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Jewish Community Security Organization in UK Says It Discovered N.Y. Synagogue Threats

Christopher Brown, 21, of Aquebogue, N.Y., and Matthew Mahrer, 22, of Manhattan were arrested Saturday by MTA police at Penn Station.

A British charity dedicated to providing security advice and training to the Jewish community says it discovered and passed to their American counterparts the online threats that led to the arrest of two men charged with threatening New York synagogues.

Christopher Brown, 21, of Aquebogue, N.Y., and Matthew Mahrer, 22, of Manhattan were arrested Saturday by MTA police at Penn Station.

The Manhattan District Attorney’s Office said in a criminal complaint that the pair had acquired a Glock 17 handgun with high-capacity magazine in Pennsylvania and Brown had in his possession an 8-inch military-style knife, a ski mask, and an arm patch with a swastika. The gun was allegedly found at Mahrer’s apartment.

“A potential tragedy was averted when they were intercepted by police officers at Penn Station, given that online postings indicated an intent to use these weapons at a Manhattan synagogue,” Manhattan District Attorney Alvin Bragg said. “Hateful anti-Semitic targeting of synagogues is deplorable.”

Gov. Kathy Hochul tweeted that she directed New York State Police “to ramp up monitoring & increase support for communities that are potential targets of hate crimes” after recent threats to the Jewish and LGBTQ communities. “Here in New York, violence or bigotry will never be tolerated,” she added. “We stand united against hate.”

Prosecutors said that Brown tweeted Thursday, “Gonna ask a Priest if I should become a husband or shoot up a synagogue and die.”

Court documents don’t state whether a specific synagogue in the city was a target, but on Friday Brown tweeted, “This time I’m really gonna do it.”

The Community Service Trust (CST), a British organization that tracks antisemitic incidents, provides security advice and training to the Jewish community, and monitors online extremist activity, tweeted Sunday, “CST researchers working with our U.S. partners @Official_SCN @ADL @TheCSSorg have prevented a potential terrorist threat to the Jewish community in New York by providing information leading to the arrests of two men and seizure of weapons yesterday.”

SCN, or the Secure Community Network, and CSS, the Community Security Service, provide security assessments, training and support to the Jewish community in the United States.

“The arrests followed CST’s discovery on Friday of a string of violent threats posted on Twitter,” the British charity continued. “Initial investigation identified the probable location of the anonymous user & we passed the information to our U.S. partners. Thankfully the suspects were then identified & arrested.”

“Cooperation between Jewish communities around the world is necessary to combat the global terrorist threat we face and we will strive to work with our partners in the United States and other countries to protect all of our communities,” CST added.

CSS Chief Executive Officer Evan Bernstein, ADL NY/NJ Director Scott Richman, and Mitch Silber, executive director of the Community Security Initiative in New York, said in a joint statement Saturday that they had been in contact with federal and local law enforcement agencies over the previous 24 hours “regarding a specific threat to the New York-area Jewish community.”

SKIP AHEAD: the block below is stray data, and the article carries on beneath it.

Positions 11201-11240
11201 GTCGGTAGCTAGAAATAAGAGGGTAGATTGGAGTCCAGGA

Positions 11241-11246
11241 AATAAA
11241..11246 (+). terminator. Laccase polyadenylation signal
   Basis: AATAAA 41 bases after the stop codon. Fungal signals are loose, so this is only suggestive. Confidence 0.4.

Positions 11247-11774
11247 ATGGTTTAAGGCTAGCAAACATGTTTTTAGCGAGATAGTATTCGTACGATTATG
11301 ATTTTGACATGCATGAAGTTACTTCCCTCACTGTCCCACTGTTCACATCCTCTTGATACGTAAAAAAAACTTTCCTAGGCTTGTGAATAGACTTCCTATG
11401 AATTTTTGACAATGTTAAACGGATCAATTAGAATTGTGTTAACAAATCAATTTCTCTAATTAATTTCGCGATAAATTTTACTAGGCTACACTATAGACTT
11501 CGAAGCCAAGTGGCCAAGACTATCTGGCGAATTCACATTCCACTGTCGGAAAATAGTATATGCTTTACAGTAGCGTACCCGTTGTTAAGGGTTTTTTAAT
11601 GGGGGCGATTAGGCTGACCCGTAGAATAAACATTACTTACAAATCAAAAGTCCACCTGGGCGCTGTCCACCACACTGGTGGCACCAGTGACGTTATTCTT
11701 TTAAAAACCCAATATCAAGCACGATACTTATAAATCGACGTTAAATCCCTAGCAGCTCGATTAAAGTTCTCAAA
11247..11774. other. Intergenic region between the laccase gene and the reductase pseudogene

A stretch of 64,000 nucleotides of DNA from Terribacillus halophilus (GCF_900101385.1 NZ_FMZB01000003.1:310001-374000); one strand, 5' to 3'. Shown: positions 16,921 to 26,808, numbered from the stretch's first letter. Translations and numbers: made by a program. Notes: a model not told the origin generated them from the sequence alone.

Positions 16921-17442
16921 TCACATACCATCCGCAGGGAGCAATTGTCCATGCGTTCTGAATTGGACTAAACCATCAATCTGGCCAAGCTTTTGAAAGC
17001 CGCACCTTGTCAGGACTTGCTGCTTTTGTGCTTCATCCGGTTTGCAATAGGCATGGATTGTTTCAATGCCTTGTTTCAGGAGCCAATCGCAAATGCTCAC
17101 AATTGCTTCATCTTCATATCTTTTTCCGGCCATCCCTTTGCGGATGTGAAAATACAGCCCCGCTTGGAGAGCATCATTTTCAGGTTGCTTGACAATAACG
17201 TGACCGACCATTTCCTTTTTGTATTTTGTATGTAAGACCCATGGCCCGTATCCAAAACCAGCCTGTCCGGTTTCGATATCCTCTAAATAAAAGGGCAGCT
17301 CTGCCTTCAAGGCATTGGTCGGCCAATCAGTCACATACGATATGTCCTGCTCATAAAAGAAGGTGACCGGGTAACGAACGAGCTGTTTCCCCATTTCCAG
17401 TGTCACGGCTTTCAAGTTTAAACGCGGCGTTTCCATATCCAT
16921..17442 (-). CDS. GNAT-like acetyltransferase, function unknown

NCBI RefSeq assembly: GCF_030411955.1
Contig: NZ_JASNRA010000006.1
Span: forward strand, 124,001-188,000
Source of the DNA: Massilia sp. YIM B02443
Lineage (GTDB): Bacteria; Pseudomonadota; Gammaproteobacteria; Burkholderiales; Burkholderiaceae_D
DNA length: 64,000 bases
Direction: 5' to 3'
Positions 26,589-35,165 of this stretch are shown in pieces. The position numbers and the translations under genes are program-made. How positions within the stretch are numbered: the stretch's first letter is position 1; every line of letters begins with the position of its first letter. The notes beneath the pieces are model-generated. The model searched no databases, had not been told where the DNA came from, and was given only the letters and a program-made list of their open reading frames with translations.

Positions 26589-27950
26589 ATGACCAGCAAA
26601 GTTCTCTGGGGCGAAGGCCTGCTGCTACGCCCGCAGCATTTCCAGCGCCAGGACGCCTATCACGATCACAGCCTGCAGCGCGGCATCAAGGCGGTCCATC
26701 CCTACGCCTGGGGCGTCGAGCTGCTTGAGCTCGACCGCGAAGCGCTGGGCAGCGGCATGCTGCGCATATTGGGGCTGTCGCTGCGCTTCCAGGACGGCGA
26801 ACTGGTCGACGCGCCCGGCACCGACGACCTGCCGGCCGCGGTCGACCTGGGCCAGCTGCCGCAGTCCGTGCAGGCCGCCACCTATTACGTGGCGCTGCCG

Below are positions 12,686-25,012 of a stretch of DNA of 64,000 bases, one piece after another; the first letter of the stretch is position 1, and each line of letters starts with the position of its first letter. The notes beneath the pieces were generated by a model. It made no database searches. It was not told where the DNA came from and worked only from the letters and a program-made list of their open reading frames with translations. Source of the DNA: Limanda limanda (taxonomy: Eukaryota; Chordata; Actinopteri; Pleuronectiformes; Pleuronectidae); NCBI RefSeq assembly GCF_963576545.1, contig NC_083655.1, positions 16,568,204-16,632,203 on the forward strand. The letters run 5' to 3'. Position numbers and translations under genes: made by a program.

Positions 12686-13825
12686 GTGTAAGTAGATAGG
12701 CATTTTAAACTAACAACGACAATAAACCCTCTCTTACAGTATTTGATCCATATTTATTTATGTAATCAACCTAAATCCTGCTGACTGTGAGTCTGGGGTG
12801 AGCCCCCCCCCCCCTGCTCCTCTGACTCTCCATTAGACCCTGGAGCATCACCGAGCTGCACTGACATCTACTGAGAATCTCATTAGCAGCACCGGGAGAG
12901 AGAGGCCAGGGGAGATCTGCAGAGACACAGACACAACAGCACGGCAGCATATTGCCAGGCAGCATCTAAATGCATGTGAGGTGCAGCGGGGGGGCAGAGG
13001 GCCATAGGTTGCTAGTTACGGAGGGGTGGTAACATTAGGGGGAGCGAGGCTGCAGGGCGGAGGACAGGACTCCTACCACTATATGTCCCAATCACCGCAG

“We are thankful for the work of the NYPD, FBI, Joint Terrorism Task Force, and MTA Police,” the trio said. “This comes at a time of heightened sensitivity in the New York-area Jewish community after an 18-year-old man was charged with sending threats to the Jewish community in New Jersey just two weeks earlier. As always, we ask the community to remain vigilant, but no further immediate community actions are needed at this time.”

Omar Alkattoul, 18, of Sayreville, N.J., was arrested Nov. 10 and charged with posting a manifesto online threatening to attack a synagogue and declaring that the “motive of this attack is hatred towards Jews and their heinous acts.”

“Today, we’re extremely grateful to NYPD investigators and our law enforcement partners who uncovered and stopped a threat to our Jewish community,” NYPD Commissioner Keechant Sewell tweeted Saturday. “This morning’s arrests in Penn Station and weapon seizures are proof of their vigilance & collaboration that keeps New Yorkers safe.”

Bridget Johnson
Bridget Johnson is the Managing Editor for Homeland Security Today. A veteran journalist whose news articles and analyses have run in dozens of news outlets across the globe, Bridget first came to Washington to be online editor and a foreign policy writer at The Hill. Previously she was an editorial board member at the Rocky Mountain News and syndicated nation/world news columnist at the Los Angeles Daily News. Bridget is a terrorism analyst and security consultant with a specialty in online open-source extremist propaganda, incitement, recruitment, and training. She hosts and presents in Homeland Security Today law enforcement training webinars studying a range of counterterrorism topics including conspiracy theory extremism, complex coordinated attacks, critical infrastructure attacks, arson terrorism, drone and venue threats, antisemitism and white supremacists, anti-government extremism, and WMD threats. She is a Senior Risk Analyst for Gate 15 and a private investigator. Bridget is an NPR on-air contributor and has contributed to USA Today, The Wall Street Journal, New York Observer, National Review Online, Politico, New York Daily News, The Jerusalem Post, The Hill, Washington Times, RealClearWorld and more, and has myriad television and radio credits including Al-Jazeera, BBC and SiriusXM.

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